(3)As certified by your school and less any other financial aid you might receive. Minimum $1,000.
Information advertised valid as of 5/22/2019. Variable interest rates may increase after consummation.
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4 Important Disclosures for Discover.
5 Important Disclosures for SunTrust.
Before applying for a private student loan, SunTrust recommends comparing all financial aid alternatives including grants, scholarships, and both federal and private student loans. To view and compare the available features of SunTrust private student loans, visit https://www.suntrust.com/loans/student-loans/private.
Certain restrictions and limitations may apply. SunTrust Bank reserves the right to change or discontinue this loan program without notice. Availability of all loan programs is subject to approval under the SunTrust credit policy and other criteria and may not be available in certain jurisdictions.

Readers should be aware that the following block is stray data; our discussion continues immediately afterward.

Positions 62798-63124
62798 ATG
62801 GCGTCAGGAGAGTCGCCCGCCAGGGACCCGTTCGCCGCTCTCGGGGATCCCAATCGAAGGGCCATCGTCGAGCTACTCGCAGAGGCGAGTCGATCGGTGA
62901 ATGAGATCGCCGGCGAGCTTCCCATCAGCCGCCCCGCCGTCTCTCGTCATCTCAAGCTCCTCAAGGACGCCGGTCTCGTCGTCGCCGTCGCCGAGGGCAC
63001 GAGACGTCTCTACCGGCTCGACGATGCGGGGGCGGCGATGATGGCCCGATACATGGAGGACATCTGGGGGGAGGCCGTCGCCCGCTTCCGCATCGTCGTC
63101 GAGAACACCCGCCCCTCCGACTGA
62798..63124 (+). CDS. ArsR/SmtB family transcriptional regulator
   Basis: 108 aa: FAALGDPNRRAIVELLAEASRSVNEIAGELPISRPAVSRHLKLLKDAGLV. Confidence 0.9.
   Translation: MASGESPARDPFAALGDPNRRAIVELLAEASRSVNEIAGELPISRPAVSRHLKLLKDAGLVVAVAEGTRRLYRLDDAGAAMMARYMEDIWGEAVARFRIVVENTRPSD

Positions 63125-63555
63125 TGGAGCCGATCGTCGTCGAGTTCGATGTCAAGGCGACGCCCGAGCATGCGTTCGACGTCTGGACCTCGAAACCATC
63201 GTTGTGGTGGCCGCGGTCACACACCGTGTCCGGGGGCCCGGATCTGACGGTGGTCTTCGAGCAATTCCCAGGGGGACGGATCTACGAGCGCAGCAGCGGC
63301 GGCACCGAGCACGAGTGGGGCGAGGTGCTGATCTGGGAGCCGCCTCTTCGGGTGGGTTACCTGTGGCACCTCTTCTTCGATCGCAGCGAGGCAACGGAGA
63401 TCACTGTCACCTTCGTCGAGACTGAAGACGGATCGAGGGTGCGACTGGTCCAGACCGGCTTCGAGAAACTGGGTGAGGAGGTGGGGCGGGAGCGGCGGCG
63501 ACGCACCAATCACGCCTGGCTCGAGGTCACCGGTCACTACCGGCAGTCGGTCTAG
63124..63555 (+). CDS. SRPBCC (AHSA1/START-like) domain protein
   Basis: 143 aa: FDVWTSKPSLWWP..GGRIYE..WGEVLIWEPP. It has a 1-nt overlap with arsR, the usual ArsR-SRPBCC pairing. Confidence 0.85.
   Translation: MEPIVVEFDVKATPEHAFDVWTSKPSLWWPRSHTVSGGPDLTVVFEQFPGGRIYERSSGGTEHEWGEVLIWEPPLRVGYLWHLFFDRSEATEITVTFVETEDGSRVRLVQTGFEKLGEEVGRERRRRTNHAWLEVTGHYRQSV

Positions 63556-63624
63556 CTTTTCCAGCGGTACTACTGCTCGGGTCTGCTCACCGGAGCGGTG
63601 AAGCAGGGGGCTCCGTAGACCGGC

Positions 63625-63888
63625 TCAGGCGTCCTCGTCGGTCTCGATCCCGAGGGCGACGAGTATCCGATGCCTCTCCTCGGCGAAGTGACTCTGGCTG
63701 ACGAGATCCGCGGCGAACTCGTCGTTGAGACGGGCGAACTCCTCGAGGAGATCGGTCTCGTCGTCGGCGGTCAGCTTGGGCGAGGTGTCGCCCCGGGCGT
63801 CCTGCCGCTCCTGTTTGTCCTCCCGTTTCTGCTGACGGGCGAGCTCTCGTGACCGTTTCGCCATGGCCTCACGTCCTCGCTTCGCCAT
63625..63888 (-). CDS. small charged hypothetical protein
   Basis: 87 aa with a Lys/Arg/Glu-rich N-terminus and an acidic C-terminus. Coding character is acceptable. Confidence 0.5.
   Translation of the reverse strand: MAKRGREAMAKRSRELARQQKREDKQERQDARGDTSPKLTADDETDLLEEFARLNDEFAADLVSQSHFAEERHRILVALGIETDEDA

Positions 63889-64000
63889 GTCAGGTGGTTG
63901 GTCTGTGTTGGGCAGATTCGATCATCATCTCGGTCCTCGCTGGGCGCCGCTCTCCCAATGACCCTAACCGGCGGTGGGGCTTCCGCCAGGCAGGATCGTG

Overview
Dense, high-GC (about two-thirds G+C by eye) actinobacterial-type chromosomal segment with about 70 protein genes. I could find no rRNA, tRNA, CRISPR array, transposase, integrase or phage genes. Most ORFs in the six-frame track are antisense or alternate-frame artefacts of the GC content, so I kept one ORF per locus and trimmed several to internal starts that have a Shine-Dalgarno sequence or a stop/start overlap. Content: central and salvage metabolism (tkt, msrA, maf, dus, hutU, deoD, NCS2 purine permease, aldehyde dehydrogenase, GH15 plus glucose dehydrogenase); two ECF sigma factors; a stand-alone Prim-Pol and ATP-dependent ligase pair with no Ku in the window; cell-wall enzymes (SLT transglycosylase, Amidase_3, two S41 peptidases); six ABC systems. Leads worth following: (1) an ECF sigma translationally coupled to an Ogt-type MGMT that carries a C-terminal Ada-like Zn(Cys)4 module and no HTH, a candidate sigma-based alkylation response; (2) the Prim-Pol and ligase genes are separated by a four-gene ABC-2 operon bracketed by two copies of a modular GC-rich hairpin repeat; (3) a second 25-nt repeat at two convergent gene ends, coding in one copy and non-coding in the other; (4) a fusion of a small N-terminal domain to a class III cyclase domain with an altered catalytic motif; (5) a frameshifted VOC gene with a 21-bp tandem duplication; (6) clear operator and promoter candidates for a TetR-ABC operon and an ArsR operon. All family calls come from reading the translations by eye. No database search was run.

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6 Important Disclosures for LendKey.
7 Important Disclosures for CommonBond.
A government loan is made according to rules set by the U.S. Department of Education. Government loans have fixed interest rates, meaning that the interest rate on a government loan will never go up or down.
Government loans also permit borrowers in financial trouble to use certain options, such as income-based repayment, which may help some borrowers. Depending on the type of loan that you have, the government may discharge your loan if you die or become permanently disabled.
Depending on what type of government loan that you have, you may be eligible for loan forgiveness in exchange for performing certain types of public service. If you are an active-duty service member and you obtained your government loan before you were called to active duty, you are entitled to interest rate and repayment benefits for your loan.